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Miles v. State

Supreme Court of Mississippi

July 26, 2018

JASON LEE MILES a/k/a JASON MILES a/k/a JASON L. MILES
v.
STATE OF MISSISSIPPI

          DATE OF JUDGMENT: 07/17/2017

          NESHOBA COUNTY CIRCUIT COURT TRIAL JUDGE: HON. CHRISTOPHER A. COLLINS

          ATTORNEYS: CHRISTOPHER MORGAN POSEY BRITTANY WHITE BROWN MITCHELL DEE THOMAS

          ATTORNEYS FOR APPELLANT: OFFICE OF THE STATE PUBLIC DEFENDER GEORGE T. HOLMES MITCHELL DEE THOMAS

          ATTORNEY FOR APPELLEE: OFFICE OF THE ATTORNEY GENERAL BY: BILLY L. GORE DISTRICT ATTORNEY: STEVEN SIMEON KILGORE

          BEFORE RANDOLPH, P.J., COLEMAN AND CHAMBERLIN, JJ.

          RANDOLPH, PRESIDING JUSTICE

         ¶1. Jason Lee Miles appeals the verdict of a Neshoba County jury, which found him guilty of grand larceny. Finding no error, we affirm his conviction and sentence.

         STATEMENT OF FACTS AND PROCEDURAL HISTORY

         ¶2. The December 2016 Neshoba County Grand Jury indicted Miles for grand larceny. Miles was arraigned on March 8, 2017, and was ordered in writing to appear for call on the first day of the July term, which was July 3, 2017. His trial was set for the second Monday of term, July 10, 2017. On June 28, 2017, the court issued an additional written Order Presetting Place One Criminal Case, setting forth a trial date of July 10, 2017. This order also was furnished to the three attorneys in the public defender's office, who represented Miles.

         ¶3. Miles's trial began on July 11, 2017. Miles's counsel did not move for a continuance until that same date. Counsel argued that he personally did not become aware of this trial date until the start of the July term, i.e., July 3. Counsel related that he did not receive discovery until July 3, and did not receive a DVD of Miles transporting the stolen property taken on January 5, 2016, until July 5. Counsel argued he personally had not had adequate time to prepare due to other trials. Counsel related that Miles had not provided him with a list of potential witnesses until the afternoon before trial. Counsel asked for additional time "to allow us to compel those witnesses and also to make -- to at least view the four-wheeler that was recovered and is alleged to be the same as the one depicted in the video in the possession of my client."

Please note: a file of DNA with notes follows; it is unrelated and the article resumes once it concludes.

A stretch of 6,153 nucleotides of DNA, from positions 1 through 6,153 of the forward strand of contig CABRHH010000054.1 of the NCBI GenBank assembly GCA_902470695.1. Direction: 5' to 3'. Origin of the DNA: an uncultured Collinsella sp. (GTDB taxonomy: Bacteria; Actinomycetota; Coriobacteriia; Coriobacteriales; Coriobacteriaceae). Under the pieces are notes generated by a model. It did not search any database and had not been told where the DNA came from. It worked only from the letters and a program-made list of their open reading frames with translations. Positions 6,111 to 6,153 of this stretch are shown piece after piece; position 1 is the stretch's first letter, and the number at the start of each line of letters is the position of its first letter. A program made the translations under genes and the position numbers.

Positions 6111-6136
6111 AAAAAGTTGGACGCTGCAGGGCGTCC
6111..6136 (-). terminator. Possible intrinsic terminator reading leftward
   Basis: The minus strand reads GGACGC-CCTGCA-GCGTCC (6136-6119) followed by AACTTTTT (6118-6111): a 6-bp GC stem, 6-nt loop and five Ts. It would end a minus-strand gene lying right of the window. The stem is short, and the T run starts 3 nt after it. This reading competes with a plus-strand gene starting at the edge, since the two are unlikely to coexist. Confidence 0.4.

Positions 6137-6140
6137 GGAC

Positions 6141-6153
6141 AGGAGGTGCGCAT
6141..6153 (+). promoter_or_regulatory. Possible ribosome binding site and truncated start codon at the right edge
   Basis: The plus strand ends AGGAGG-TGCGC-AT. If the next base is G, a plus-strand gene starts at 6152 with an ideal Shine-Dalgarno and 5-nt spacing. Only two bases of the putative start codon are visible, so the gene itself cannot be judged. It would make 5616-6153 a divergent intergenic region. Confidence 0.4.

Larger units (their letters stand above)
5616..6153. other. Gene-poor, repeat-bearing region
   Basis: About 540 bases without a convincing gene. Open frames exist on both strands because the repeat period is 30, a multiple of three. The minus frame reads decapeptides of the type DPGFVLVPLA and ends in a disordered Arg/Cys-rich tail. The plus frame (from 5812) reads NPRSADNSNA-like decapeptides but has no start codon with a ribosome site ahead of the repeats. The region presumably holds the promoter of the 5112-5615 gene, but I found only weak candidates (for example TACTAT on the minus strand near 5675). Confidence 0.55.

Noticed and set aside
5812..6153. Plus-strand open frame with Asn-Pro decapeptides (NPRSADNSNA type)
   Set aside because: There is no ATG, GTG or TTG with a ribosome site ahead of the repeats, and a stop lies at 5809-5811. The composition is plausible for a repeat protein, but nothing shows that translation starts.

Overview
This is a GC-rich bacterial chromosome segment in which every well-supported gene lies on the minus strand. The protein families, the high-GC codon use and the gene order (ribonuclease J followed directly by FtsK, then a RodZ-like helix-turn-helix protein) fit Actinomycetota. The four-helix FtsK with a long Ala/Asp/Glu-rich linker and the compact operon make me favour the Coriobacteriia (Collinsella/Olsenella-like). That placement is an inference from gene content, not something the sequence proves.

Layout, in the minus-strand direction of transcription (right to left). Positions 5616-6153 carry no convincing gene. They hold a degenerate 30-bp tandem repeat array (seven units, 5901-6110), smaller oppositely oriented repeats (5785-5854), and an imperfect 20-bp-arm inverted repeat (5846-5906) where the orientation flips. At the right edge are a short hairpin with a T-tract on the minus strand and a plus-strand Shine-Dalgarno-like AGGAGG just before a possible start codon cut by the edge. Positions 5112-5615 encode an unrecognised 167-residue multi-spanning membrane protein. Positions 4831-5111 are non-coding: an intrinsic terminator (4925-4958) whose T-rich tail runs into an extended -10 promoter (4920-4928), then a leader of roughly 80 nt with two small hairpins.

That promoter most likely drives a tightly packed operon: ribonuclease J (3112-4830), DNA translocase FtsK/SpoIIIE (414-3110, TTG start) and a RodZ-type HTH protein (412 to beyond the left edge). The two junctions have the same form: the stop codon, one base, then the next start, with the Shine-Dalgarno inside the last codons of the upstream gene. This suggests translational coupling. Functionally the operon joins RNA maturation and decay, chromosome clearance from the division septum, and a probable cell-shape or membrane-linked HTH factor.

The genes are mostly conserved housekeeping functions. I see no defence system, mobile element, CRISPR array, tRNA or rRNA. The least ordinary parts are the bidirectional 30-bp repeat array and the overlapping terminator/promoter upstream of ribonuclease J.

¶4. The trial court reminded counsel that Miles was arraigned on March 8, 2017. At his arraignment, Miles was given a trial date of July 10, 2017. The court stated that it was its common practice to notify all three public defenders of trial dates. Counsel acknowledged that P. Shawn Harris, commonly referred to as the chief public defender, had assigned Miles's case to him. The trial court denied the motion for continuance, finding:

Mr. Thomas, the record is clear that Mr. Harris and the public defenders' office were on notice of this trial setting a day ago, on July the 10th, back on the 8th day of March. You have the full and complete subpoena power of the Court for any witnesses that you see fit to issue a subpoena for. I don't think I would be further dilatory in issuing them, though. If you are interested in issuing subpoenas returnable instanter, I extend that power of the Court to you.

         The record reflects that five subpoenas subsequently were issued to the following people: Mr. Midly, David Holley, Paul Harrison, Jimmy Smith, and Mr. Thompson.

         ¶5. During the trial, it was gleaned that Donald Coleman was the present owner of a house and a one-acre tract of land in Neshoba County, located off Highway 16 East in Longdale. Seven years prior, Donald had a series of strokes, which eventually caused him to be placed in a nursing home in Meridian. Lavell, Donald's brother, testified that he regularly checked on Donald's land and property, in his absence, including a four-wheeler, lawn mower, and trailer, kept under a shed beside Donald's house. Although it was not marked as an exhibit, upon examination, Lavell verified the document giving him power of attorney over his brother.

         ¶6. On January 5, 2016, Lavell drove by Donald's house and saw the four-wheeler, lawn mower, and trailer chained and locked under the shed. The next evening, the equipment was gone. Lavell noticed tire tracks in the yard and immediately called the Neshoba County Sheriff's Office. At that time, Lavell's granddaughter, Brittney, was living in Donald's house while she attended college.

         ¶7. Lavell testified that the trailer was blue, six to eight feet long, with two wheels, and was approximately ten to fifteen years old. The sides of the trailer were wooden with a metal back that could be used as a ramp for loading and unloading. Lavell testified that the present value of the trailer was approximately $1, 000 to $1, 500.

         ¶8. Lavell testified that the four-wheeler was a dark green Arctic Cat, purchased new approximately fifteen to twenty years prior. At the time the four-wheeler was stolen, it was no longer running. ...


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